MacWilliams identities

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A -dimensional subspace of the linear space of all -tuples over the finite field is called an linear code over . The vectors in are called code words. The weight of a vector is the number of its non-zero components. A generator matrix for a code is any -matrix whose rows form a basis of . The ordinary inner product of vectors , in is

The dual of is the linear code defined by

The weight distribution of a code of length gives the number of vectors of each weight , , denoted by . For example, let be the linear code over with generating matrix

The only non-zero weights in are , .

While the weight distribution does not, in general, uniquely determine a code, it gives important information that has both practical and theoretical significance. The most fundamental result about weight distributions are the MacWilliams equations, a set of linear relations between the weight distributions of and . These equations imply that the weight distribution of is uniquely determined by the weight distribution of . These relations have been the most significant tool available for investigating and calculating weight distributions.

Let denote the number of vectors of weight in . If is an linear code over , then there are two equivalent sets of MacWilliams equations [a1]:


where .

If , both sets of equations say that , which states the obvious result that an code over contains codewords. The other equations are not so obvious. One can solve either set of equations for the weight distribution of , obtaining and .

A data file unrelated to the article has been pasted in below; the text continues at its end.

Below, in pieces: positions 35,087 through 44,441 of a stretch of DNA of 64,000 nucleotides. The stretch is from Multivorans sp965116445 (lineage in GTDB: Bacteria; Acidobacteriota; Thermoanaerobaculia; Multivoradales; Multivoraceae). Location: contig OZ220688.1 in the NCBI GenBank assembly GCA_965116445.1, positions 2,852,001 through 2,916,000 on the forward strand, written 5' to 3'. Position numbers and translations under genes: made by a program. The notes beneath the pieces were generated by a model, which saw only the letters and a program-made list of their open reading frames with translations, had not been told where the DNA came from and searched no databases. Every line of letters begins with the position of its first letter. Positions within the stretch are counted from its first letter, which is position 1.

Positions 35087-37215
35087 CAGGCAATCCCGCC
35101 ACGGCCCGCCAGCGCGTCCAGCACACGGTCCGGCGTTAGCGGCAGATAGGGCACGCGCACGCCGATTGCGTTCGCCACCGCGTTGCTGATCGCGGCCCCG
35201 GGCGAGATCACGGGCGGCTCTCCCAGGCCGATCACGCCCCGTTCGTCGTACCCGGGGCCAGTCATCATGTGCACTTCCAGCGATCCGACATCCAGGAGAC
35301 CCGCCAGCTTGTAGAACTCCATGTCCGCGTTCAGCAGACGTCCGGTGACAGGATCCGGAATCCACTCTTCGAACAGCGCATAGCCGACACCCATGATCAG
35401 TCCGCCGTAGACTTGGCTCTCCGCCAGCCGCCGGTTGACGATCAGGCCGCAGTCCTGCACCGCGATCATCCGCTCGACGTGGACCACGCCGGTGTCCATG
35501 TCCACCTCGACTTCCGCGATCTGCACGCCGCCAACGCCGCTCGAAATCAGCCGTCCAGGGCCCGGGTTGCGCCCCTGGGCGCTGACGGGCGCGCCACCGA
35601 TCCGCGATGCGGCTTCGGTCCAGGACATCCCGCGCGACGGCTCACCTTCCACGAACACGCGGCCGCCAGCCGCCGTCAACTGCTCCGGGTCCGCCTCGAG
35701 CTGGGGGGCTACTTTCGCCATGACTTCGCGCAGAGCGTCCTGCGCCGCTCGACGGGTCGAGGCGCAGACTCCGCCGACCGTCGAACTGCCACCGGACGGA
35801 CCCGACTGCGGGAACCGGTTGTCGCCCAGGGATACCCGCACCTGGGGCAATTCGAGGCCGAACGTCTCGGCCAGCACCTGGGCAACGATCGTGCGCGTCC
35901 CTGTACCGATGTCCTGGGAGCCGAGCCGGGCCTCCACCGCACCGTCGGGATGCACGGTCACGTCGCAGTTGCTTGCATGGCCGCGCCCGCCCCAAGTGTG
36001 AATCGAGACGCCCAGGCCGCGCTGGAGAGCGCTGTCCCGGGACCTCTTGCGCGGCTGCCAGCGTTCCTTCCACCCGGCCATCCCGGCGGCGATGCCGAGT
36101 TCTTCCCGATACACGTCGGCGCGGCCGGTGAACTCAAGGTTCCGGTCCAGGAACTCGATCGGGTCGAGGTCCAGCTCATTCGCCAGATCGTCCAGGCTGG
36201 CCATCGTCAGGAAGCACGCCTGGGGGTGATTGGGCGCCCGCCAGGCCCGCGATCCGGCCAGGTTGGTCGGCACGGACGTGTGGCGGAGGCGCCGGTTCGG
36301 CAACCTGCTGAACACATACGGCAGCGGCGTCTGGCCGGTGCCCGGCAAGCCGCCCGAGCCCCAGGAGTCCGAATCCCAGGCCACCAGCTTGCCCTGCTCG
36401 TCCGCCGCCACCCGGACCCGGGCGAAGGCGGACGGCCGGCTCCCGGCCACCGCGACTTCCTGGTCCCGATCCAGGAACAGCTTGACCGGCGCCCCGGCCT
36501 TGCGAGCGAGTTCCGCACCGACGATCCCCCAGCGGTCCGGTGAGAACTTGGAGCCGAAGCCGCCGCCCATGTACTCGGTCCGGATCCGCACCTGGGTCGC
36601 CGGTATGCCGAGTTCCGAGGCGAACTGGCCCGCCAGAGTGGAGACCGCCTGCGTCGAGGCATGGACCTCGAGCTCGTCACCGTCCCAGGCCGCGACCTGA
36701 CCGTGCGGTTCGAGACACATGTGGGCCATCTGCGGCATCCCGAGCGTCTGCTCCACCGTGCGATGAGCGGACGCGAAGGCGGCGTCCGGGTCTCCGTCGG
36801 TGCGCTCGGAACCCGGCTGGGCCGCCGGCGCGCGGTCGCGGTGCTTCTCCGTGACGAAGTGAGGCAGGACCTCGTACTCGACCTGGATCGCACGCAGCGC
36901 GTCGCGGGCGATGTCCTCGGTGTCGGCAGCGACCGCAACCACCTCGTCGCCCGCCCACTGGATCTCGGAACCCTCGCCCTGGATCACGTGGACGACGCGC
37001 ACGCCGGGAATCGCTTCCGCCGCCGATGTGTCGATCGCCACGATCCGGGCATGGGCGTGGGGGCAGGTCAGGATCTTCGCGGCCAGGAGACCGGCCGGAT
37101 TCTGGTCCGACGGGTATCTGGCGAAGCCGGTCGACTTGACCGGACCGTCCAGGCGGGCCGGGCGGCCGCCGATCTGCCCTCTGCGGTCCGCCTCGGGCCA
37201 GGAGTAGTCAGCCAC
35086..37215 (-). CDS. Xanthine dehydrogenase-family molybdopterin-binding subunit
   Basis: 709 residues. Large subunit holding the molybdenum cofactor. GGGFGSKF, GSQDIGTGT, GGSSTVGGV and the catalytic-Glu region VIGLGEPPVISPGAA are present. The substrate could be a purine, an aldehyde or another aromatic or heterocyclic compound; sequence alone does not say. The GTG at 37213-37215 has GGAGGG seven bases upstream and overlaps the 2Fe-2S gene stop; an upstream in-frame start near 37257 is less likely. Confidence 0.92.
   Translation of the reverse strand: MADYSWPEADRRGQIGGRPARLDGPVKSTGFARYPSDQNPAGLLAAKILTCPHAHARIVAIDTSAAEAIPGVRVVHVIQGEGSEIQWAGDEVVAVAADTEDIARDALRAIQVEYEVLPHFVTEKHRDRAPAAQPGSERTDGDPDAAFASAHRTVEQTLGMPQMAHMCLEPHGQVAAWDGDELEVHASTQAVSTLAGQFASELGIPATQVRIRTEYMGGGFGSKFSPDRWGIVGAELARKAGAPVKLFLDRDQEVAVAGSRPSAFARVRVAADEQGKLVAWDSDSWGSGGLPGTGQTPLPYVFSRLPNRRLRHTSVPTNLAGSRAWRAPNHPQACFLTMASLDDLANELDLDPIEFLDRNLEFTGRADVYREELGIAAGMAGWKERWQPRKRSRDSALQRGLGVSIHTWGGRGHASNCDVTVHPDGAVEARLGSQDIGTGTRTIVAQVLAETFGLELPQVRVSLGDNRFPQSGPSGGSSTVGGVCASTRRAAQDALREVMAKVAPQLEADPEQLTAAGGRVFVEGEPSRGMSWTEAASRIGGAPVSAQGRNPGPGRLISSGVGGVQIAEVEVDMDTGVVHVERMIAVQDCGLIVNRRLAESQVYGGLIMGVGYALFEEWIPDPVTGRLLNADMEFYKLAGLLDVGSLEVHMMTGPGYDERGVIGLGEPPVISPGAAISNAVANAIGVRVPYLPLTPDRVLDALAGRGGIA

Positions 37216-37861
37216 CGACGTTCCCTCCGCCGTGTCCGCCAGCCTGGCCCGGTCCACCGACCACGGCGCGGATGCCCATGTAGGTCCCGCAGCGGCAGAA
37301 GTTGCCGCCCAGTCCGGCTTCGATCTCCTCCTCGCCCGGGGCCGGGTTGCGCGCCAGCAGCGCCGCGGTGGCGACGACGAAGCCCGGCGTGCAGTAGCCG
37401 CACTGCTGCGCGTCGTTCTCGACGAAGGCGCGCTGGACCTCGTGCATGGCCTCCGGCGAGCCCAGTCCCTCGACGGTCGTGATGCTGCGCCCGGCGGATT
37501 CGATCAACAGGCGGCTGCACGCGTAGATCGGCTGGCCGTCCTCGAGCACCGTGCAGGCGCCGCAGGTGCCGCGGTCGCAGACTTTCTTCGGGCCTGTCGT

An elegant and much used way to express these relations is in terms of polynomials. The weight enumerator of a code of length is:

The following equation is equivalent to either (a1) or (a2) for a code over :


Two other sets of equations equivalent to either (a1), (a2) or (a3) and more convenient for some calculations are called the power moment identities [a3]. They involve the Stirling numbers of the second kind (cf. also Combinatorial analysis). One such set is


where .

The power moments are particularly useful for giving conditions under which the weight distributions of a code and its dual are uniquely determined. This is illustrated in the following theorem: A unique solution to the power moments exists under the conditions that or fewer 's are unknown and that are known [a3]. In this situation, the weight distributions of both and are uniquely determined.

There are also MacWilliams equations for non-linear codes [a2].


[a1] F.J. MacWilliams, "A theorem on the distribution of weights in a systematic code" Bell System Techn. J. , 42 (1963) pp. 79–94
[a2] F.J. MacWilliams, N.J.A. Sloane, J.M. Goethals, "The MacWilliams identities for nonlinear codes" Bell System Techn. J. , 51 (1972) pp. 803–819
[a3] V. Pless, "Power moment identities on weight distributions in error-correcting codes" Inform. and Control , 6 (1963) pp. 147–152
How to Cite This Entry:
MacWilliams identities. Encyclopedia of Mathematics. URL:
This article was adapted from an original article by V. Pless (originator), which appeared in Encyclopedia of Mathematics - ISBN 1402006098. See original article